27th Oct 2016

EU and US warn Ukraine it risks going bust

Brussels and Washington have told Kiev it is unlikely to get International Monetary Fund (IMF) aid after it binned plans to sign an EU treaty.

EU foreign relations chief Catherine Ashton said in a statement on Thursday (21 November) the EU pact was a chance for Ukraine to show it "is serious about its modernisation pledge and becoming a predictable and reliable interlocutor for international markets."

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  • Yanukovych (l) and Putin: Ukraine blamed the move on Russian trade pressure (Photo:

She added: "It would have … given momentum to negotiations on a new standby arrangement with the IMF."

US state department spokeswoman Jen Psaki said the EU treaty was "an historic opportunity to … demonstrate to international financial institutions and investors its [Ukraine's] unwavering commitment to democratic reform."

IMF and EU processes are not formally linked, but European and US diplomats have influence in the Washington-based body.

Ukraine's rift with the EU also means that a European loan, worth €610 million, is likely to be put on hold.

The IMF is in any case unhappy with Kiev.

It suspended a credit line worth $15 billion in 2011 because Ukraine reneged on promises to stop subsidising household gas bills.

It is currently in talks with Kiev on a new credit line reportedly worth $10 billion to $15 billion.

Ukraine needs the money to help with $60 billion of looming debt repayments. It has just $22 billion in foreign currency reserves and the same lousy credit rating as EU bailout countries Cyprus and Greece.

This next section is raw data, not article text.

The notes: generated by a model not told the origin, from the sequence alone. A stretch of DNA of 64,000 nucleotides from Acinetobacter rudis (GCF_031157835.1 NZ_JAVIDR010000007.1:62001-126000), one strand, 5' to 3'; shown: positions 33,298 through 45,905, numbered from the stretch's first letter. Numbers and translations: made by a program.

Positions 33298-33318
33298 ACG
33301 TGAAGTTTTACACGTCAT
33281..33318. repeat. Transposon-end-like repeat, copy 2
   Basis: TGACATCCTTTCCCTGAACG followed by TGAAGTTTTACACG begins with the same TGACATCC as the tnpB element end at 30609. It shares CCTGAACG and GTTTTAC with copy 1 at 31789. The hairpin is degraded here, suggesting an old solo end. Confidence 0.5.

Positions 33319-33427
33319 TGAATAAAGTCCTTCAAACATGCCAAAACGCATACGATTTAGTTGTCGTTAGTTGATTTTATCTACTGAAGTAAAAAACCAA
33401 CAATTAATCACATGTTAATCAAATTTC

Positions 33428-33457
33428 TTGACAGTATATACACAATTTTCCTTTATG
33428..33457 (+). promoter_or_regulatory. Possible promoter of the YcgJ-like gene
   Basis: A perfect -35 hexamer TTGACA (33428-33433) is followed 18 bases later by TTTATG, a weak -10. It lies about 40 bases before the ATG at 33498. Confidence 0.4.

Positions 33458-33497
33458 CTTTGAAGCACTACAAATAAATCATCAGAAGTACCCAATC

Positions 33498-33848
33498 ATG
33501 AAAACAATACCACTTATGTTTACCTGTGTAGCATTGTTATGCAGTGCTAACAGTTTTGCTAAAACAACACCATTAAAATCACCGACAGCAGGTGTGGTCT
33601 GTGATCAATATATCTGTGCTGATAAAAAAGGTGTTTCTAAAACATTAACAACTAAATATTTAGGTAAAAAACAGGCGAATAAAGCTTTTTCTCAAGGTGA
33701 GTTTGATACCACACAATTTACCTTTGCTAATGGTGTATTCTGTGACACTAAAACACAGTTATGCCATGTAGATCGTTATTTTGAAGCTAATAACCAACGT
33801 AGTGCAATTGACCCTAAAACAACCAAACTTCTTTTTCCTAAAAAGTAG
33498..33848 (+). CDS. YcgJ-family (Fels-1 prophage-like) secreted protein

The EU and US "disappointment" comes after Ukraine on Thursday issued a decree halting the signature of an EU association and trade pact at a summit in Vilnius next week.

The move follows a series of what one Ukrainian diplomat described as "man-to-man" meetings between Yanukovych and Russian President Vladimir Putin.

It is unclear what Putin offered or threatened in return for the u-turn.

But Swedish foreign minister Carl Bildt on Thursday accused Russia of blackmailing Ukraine with gas prices and trade blockades.

His remarks came in a debate with a counsellor from the Russian embassy to the US, Dmitry Cherkashin, hosted by the Brookings Institution, a think tank, in Washington.

"I can just assure you that Russia does not exert any pressure on its neighbours," Cherkashin said.

"So you are saying that when the Ukrainians are saying that you’ve cut trade and when the Ukrainians are saying that you are forcing them to near bankruptcy, the Ukrainians are lying?" Bildt replied.

The Ashton and Psaki statements added that the West is "keeping the door open" on Ukraine relations for the sake of "Ukrainian people."

Yanukovych himself on Thursday said he remains committed to "Euro-integration" despite the Vilnius fiasco.

It is unclear what this will mean in practice, however.

The Ukrainian decree also called for the creation of a high level EU-Russia-Ukraine trade panel to promote economic ties.

The idea is not new, but EU diplomats do not believe that Putin, who prefers "man-to-man" meetings, would take it seriously.

One option is for the EU and US to keep giving Ukraine assistance in order to stop Yanukovych from joining Putin's Customs Union and Eurasian Union.

But another option is to cut him loose.

"We should make clear that Ukraine is not welcome in Vilnius at the top level. There should be no more phone calls. No more offers. The EU should make a pause in relations, and six months down the line, when he is left alone to deal with Russian pressure, he will come to us on his knees," an EU diplomat said.

The contact noted that Yanukovych, who is expected to stay in power until at least 2019, has broken trust.

"I don't think EU-Ukraine relations will go anywhere until the current administration has left," the EU source said.

Sweden's Bildt added at the Brookings debate that even if Yanukovych stays out of Putin's Customs Union, Ukraine's future looks bleak.

"They are not going West. I don't think they are going East. I feel they are going down. That's roughly where we are because of the economic problems," he said.

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